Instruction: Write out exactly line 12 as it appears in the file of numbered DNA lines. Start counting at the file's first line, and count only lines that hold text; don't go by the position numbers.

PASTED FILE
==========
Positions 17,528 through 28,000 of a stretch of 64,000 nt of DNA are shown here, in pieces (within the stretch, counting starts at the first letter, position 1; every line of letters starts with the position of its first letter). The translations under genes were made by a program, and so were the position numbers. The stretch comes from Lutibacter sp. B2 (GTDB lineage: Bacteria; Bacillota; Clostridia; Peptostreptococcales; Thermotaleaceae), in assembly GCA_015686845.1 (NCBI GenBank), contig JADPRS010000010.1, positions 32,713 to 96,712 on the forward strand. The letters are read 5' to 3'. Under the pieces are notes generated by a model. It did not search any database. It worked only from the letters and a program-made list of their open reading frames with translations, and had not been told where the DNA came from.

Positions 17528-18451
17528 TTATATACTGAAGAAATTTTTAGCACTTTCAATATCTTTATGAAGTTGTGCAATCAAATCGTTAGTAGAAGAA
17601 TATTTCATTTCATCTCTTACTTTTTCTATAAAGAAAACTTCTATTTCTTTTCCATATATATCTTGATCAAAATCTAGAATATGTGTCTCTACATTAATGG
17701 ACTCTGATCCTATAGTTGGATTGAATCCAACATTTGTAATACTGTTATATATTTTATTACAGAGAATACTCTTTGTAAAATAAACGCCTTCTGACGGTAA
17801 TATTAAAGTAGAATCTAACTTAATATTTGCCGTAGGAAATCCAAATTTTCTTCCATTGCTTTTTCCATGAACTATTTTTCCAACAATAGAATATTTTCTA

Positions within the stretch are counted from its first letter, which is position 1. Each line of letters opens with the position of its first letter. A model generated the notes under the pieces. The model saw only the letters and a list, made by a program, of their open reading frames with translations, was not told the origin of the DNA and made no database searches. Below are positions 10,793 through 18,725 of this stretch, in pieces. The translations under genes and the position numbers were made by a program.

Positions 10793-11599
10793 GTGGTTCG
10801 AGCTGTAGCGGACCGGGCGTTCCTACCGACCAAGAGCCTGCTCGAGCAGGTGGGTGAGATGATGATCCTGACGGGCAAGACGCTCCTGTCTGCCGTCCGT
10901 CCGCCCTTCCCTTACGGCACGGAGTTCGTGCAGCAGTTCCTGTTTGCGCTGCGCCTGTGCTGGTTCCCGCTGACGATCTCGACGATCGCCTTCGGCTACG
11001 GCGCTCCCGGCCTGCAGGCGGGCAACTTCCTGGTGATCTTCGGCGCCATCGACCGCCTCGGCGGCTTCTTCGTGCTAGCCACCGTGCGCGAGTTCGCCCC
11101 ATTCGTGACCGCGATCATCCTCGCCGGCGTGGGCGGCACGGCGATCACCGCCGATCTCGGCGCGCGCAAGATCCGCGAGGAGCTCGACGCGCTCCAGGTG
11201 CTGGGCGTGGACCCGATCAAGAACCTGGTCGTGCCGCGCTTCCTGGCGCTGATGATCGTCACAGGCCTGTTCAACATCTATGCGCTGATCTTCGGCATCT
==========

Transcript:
11001 GCGCTCCCGGCCTGCAGGCGGGCAACTTCCTGGTGATCTTCGGCGCCATCGACCGCCTCGGCGGCTTCTTCGTGCTAGCCACCGTGCGCGAGTTCGCCCC